There’s nothing sweeter than when farmers and beekeepers work together. Just ask Tim Olsen. Tim grew up on a farm in Minnesota, leads the South Dakota Ag in the Classroom program and started beekeeping as a way to reconnect with his agricultural roots. In the last eight years, he’s grown his operation, Laughing Eyes Apiary, to about 25 colonies.
Tim’s bees are mostly located on farms near his home in Luverne, just over the Minnesota-South Dakota border. To show his appreciation for farmers, he even partnered with Hungry for Truth, providing jars of honey for the gift bags at the Farm-to-Fork dinner in 2017.
“I have wonderful working relationships with my farmer partners,” Tim said. “I understand they need to spray their soybeans to protect against aphids. My farmer partners will call me when they’re planning to spray their fields, so I can come out in the early morning to lock my colonies down and protect the bees. They’ve also planted pollinator-friendly plants in areas of their farm.”
Bees pollinate plants, playing a crucial role in our environment. Soybeans are a self-pollinating plant, meaning they don’t rely on insects to help them reproduce. However, data show that soybeans may experience a yield boost of up to 18 percent when exposed to honey bees and native pollinators.
Many farmers choose to use integrated pest management (IPM) principles to protect these pollinators. IPM programs focus on pest prevention and reducing excessive use of pesticides. Along with GMO seeds and precision agriculture, IPM programs are one more tool farmers can use to grow safe and healthy food sustainably. For farmers, sustainability means doing what’s right for the environment and continuously improving the land and water for future generations.
Tim partners with farmers in another way, too. He sells his honey to a local farm that puts it in their community supported agriculture (CSA) boxes. CSA shareholders pledge an amount of money at the beginning of a growing season and receive fresh produce and other goodies throughout the season. It’s one of the ways he can connect with consumers and spread the word about local honey.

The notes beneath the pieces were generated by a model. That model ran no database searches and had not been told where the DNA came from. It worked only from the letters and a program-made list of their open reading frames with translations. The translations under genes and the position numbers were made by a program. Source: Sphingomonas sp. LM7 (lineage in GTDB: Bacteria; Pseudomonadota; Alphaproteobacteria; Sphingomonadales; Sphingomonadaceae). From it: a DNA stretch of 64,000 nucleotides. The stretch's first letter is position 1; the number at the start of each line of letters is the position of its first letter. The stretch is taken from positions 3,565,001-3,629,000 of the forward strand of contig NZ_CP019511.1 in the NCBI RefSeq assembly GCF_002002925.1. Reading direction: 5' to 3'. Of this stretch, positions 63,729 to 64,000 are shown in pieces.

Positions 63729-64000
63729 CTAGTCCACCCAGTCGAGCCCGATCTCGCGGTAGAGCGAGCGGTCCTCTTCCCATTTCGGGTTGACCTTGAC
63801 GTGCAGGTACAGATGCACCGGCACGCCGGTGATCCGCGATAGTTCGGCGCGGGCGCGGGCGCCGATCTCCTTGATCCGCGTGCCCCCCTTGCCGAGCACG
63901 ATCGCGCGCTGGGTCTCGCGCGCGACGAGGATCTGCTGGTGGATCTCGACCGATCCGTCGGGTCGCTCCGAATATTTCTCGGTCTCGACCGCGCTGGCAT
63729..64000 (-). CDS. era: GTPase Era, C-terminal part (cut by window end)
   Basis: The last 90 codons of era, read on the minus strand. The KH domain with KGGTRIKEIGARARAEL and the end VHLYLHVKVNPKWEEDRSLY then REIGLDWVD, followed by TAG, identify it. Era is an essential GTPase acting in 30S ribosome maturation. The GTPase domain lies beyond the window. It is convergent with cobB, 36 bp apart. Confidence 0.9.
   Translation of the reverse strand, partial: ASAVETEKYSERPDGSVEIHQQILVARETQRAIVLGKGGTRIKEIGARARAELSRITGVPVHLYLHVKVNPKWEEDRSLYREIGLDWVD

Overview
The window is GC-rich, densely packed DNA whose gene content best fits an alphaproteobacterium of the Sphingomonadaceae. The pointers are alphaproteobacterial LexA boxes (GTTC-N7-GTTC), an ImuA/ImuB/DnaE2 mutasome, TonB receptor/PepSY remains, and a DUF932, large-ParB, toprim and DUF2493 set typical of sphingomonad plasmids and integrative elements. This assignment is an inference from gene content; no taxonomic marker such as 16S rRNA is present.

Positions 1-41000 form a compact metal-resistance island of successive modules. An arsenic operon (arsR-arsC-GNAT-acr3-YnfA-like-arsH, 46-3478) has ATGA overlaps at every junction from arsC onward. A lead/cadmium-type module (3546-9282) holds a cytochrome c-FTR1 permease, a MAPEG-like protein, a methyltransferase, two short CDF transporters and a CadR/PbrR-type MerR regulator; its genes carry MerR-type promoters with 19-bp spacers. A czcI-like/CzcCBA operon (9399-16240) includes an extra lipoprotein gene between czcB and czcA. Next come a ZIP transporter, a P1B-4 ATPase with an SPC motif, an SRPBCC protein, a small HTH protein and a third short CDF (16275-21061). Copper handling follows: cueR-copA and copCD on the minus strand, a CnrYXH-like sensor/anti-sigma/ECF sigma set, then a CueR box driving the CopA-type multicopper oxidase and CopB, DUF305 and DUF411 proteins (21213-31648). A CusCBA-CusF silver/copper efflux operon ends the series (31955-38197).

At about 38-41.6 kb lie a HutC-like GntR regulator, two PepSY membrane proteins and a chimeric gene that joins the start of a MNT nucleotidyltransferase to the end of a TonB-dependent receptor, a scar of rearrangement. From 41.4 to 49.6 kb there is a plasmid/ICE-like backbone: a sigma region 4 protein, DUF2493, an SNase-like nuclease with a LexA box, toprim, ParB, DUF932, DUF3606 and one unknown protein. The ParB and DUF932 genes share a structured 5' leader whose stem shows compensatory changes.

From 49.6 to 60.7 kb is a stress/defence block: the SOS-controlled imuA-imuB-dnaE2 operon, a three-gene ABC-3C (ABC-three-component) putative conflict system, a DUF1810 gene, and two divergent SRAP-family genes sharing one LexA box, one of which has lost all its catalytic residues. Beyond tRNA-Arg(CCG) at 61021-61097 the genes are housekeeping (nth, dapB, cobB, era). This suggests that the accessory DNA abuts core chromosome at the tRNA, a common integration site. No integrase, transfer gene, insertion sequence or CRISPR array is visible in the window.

“Many people don’t realize that beekeeping is a livestock enterprise. I’m responsible for taking care of my bees and making sure they have access to nectar and pollen,” Tim said. “Just like a crop farmer, we’re driven by weather. When it rains and there are multiple nectar sources, we have great yields of honey. When it’s dry, we don’t produce as much.”
If you want to create a pollinator-friendly garden, one of the best things you can do is grow flowering plants that give them the nectar they crave. Good examples of these are sunflowers, lavender or fennel. Ready to make a bigger investment? Try a flowering tree, like a red maple or linden.
“A flowering tree can produce as much honey as an entire field of flowers,” said Tim. “Search for a tree species that blooms in late March or early April to help get the season started.”
Another thing you can do to encourage beekeepers? “Buy local honey!” said Tim, with a laugh. Check out your local farmers market for honey made from bees near you. You might even get the chance to talk to a beekeeper like Tim or another South Dakota farmer who grows the food we enjoy.
Hungry for Truth is an initiative about food and farming funded by the South Dakota soybean checkoff. The goal is to connect South Dakotans with the farmers who grow and raise their food.